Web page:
Our Southern California cannabis lawyers have been carefully eyeing the legal developments happening at the federal level, with Senate Majority Leader Charles Schumer of New York recently releasing draft legislation that would legalize marijuana in the U.S.
It’s called the Cannabis Administration and Opportunity Act. It’s similar to a bill passed by the House in December. The House’s approval of such a measure isn’t surprising, given its political makeup. The Senate, however, is much more conservative and a different story. How good of a chance does a measure like this actually have of becoming reality?
A poll conducted last year by the Pew Research Center reveals 6 in 10 Americans favor legalizing pot for both medicinal and recreational use. However, the majority party in the Senate has a lot on its plate, with presidential priorities being immigration, policing and infrastructure. Cannabis isn’t on that list, but that doesn’t necessarily mean it won’t have forward momentum.
Marijuana is Legal in Many States – Why Does Federal Legalization Matter?
Federal legalization matters a great deal, despite the fact that 18 states allow recreational use for adults and 37 allow medicinal marijuana. (California was the first to legalize medical marijuana in 1996 and recreational use in 2016).
The problem is that with cannabis designated as a Schedule I narcotic under the U.S. Controlled Substances Act, possession and sale for any reason remains a federal crime – and federal law supersedes state law. Although the federal government has largely stopped prosecuting violators of these laws so long as they are in compliance with state laws, the federal restrictions still throw a huge wrench in the logistics of things like banking, transport of goods and taxes – even in places like California, where it’s legal.
What Would New Federal Marijuana Bill Do?
Congress members of both the House and Senate (including now-Vice President Kamala Harris) have previously introduced legislation that would remove cannabis from its Schedule I classification and expunge the criminal records of those previously convicted for marijuana-related crimes. So far, those have failed.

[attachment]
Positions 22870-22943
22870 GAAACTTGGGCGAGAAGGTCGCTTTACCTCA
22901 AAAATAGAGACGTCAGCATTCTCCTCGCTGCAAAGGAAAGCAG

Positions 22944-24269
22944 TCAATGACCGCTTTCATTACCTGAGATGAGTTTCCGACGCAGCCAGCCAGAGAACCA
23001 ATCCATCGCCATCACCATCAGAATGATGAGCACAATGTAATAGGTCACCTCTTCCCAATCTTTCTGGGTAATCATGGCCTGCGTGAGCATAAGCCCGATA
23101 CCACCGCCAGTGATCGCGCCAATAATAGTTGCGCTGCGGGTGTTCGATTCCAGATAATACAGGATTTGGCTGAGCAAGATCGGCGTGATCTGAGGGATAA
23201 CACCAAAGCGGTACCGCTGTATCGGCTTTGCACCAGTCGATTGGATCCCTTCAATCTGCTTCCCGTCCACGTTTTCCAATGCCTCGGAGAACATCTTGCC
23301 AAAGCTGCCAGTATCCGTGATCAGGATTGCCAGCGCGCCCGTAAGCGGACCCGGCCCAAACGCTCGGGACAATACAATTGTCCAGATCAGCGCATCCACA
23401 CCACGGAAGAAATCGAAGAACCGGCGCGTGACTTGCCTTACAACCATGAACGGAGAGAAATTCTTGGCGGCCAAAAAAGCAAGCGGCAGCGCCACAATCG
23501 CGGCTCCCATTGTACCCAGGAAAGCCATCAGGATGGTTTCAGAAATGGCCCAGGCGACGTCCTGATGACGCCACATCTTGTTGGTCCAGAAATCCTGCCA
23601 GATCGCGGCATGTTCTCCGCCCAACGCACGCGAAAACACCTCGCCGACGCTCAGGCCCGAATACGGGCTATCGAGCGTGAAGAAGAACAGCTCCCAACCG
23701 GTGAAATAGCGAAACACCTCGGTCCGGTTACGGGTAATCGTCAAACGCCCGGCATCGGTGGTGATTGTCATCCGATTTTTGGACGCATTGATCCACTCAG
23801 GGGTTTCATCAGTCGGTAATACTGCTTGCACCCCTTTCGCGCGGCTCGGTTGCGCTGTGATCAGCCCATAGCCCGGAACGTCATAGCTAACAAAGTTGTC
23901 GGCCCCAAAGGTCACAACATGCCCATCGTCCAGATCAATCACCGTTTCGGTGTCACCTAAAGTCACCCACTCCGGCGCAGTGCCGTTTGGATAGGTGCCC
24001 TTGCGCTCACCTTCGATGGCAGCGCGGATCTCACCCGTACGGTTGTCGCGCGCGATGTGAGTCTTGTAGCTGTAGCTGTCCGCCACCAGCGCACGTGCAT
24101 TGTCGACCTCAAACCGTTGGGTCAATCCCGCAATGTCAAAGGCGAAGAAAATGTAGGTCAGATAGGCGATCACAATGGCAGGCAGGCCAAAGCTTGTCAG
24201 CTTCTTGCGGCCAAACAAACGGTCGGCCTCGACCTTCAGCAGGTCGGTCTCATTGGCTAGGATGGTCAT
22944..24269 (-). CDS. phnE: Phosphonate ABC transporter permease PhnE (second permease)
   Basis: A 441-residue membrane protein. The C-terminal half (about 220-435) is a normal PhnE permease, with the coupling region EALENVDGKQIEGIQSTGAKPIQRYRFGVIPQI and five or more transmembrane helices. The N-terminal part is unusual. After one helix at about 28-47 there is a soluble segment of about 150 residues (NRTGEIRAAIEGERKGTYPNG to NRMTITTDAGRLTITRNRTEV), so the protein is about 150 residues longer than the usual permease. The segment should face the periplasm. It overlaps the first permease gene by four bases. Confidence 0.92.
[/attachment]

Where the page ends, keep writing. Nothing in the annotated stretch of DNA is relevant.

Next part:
The most recent effort to do this was last year. This new bill is partially based on that. It remove federal penalties for cannabis, expunge criminal records of non-violent offenders who broke U.S. marijuana laws, establish funding for restorative justice programs, set federal tax rates for cannabis products and allow individual states to decide whether they want to legalize cannabis or not.
So if marijuana is still illegal in one state, it will remain so unless the state government opts to change that. However, in places where the drug is legal, removal of federal prohibition will help resolve transport, banking and tax issues. If the drug isn’t outlawed at the federal level, states would not be allowed to halt interstate transport of the drug. So if a state like, say, Nebraska chooses not to legalize, possession and sales could remain unlawful there, but they could not prohibit the drug from being transported within its borders on the interstate between two states where it is legal.
What the regulation would not do is stop all regulation of the drug. The FDA and ATTTB would be responsible for regulation of the production, distribution and sale of cannabis at the federal level.
Most advocates support the bill, though some do recommend adding certain restrictions on potency, flavoring of products that could appeal to kids and certain types of ads. A few are raising questions about the potential for more DUIs and how that should be handled.
If the drug was legalized, research on both the benefits and harms of the drug would be much more easily facilitated. As it now stands, most scientists can’t study the drug because they can’t gain access to it – or funding.
Does it Have a Shot?
As it stands, the bill remains in draft form, which means it could change quite a bit before it’s actually voted on. That said, most political analysts believe that as it’s currently written, it’s unlikely to pass – though it will obviously kickstart conversations.
Then again, last year’s bill surprised many by passing in the House in the middle of a pandemic – even if it ultimately died in the Senate. Schumer himself said at this point, he doesn’t have the votes that would be needed to overcome a filibuster.
President Joe Biden has expressed support for decriminalization of cannabis, but not full-scale legalization. If the bill did pass, it’s not clear whether Biden would sign off on it.
The Los Angeles CANNABIS LAW Group represents growers, dispensaries, ancillary companies, patients, doctors and those facing marijuana charges. Call us at 714-937-2050.
Senate moves to legalize pot at federal level. What are the chances? Aug. 2, 2021, Los Angeles Times/Portland Press Herald